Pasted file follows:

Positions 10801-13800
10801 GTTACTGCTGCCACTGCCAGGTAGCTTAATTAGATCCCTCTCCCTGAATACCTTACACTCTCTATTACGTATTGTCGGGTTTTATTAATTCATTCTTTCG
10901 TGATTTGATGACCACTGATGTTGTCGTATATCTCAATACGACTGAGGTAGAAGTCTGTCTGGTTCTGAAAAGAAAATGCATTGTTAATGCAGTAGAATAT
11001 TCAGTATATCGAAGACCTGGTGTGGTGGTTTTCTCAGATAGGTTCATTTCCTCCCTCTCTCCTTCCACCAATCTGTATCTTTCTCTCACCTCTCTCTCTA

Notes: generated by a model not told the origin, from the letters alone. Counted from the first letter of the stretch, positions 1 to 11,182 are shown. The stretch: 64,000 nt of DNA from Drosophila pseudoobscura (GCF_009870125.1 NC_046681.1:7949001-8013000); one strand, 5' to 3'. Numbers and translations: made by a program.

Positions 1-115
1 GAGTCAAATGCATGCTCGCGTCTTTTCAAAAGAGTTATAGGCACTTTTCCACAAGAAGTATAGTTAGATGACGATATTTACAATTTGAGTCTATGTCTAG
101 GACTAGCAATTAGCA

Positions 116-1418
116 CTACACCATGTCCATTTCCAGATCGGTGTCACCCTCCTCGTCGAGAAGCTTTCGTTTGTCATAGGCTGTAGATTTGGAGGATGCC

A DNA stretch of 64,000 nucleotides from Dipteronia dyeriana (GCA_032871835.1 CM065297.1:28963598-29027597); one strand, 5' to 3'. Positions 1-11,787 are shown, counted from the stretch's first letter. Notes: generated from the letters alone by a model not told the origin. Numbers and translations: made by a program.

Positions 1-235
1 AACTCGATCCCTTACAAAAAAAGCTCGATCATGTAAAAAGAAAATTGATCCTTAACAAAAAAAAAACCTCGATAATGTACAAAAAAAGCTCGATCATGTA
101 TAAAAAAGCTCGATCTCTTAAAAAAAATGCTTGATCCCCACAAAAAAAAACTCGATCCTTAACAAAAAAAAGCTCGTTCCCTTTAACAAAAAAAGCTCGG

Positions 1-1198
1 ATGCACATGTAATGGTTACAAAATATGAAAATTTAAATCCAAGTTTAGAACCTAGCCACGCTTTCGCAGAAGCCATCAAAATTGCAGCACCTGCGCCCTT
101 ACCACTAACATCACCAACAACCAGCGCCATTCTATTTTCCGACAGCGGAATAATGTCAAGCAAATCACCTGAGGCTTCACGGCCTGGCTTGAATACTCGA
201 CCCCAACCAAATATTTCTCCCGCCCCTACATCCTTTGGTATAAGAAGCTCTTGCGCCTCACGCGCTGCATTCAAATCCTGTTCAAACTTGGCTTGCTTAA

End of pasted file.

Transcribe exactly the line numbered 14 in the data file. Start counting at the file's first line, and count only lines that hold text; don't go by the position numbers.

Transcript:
101 TAAAAAAGCTCGATCTCTTAAAAAAAATGCTTGATCCCCACAAAAAAAAACTCGATCCTTAACAAAAAAAAGCTCGTTCCCTTTAACAAAAAAAGCTCGG